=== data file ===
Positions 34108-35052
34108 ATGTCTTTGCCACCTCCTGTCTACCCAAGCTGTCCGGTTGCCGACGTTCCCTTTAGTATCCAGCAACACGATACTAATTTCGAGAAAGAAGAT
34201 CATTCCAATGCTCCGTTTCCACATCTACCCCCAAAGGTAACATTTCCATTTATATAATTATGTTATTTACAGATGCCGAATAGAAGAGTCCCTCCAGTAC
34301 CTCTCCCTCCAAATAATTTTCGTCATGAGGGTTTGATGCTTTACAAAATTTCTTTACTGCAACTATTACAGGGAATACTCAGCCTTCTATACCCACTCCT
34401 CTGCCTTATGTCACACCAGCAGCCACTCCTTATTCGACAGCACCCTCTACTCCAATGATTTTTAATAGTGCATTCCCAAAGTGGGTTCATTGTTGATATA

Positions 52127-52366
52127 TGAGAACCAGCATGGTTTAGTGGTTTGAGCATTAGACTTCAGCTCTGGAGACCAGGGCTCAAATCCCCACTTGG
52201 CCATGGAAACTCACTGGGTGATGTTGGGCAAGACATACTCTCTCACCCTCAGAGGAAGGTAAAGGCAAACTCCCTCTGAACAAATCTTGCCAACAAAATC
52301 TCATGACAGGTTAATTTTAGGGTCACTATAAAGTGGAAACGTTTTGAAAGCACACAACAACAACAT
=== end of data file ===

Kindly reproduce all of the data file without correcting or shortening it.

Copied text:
Positions 34108-35052
34108 ATGTCTTTGCCACCTCCTGTCTACCCAAGCTGTCCGGTTGCCGACGTTCCCTTTAGTATCCAGCAACACGATACTAATTTCGAGAAAGAAGAT
34201 CATTCCAATGCTCCGTTTCCACATCTACCCCCAAAGGTAACATTTCCATTTATATAATTATGTTATTTACAGATGCCGAATAGAAGAGTCCCTCCAGTAC
34301 CTCTCCCTCCAAATAATTTTCGTCATGAGGGTTTGATGCTTTACAAAATTTCTTTACTGCAACTATTACAGGGAATACTCAGCCTTCTATACCCACTCCT
34401 CTGCCTTATGTCACACCAGCAGCCACTCCTTATTCGACAGCACCCTCTACTCCAATGATTTTTAATAGTGCATTCCCAAAGTGGGTTCATTGTTGATATA

Positions 52127-52366
52127 TGAGAACCAGCATGGTTTAGTGGTTTGAGCATTAGACTTCAGCTCTGGAGACCAGGGCTCAAATCCCCACTTGG
52201 CCATGGAAACTCACTGGGTGATGTTGGGCAAGACATACTCTCTCACCCTCAGAGGAAGGTAAAGGCAAACTCCCTCTGAACAAATCTTGCCAACAAAATC
52301 TCATGACAGGTTAATTTTAGGGTCACTATAAAGTGGAAACGTTTTGAAAGCACACAACAACAACAT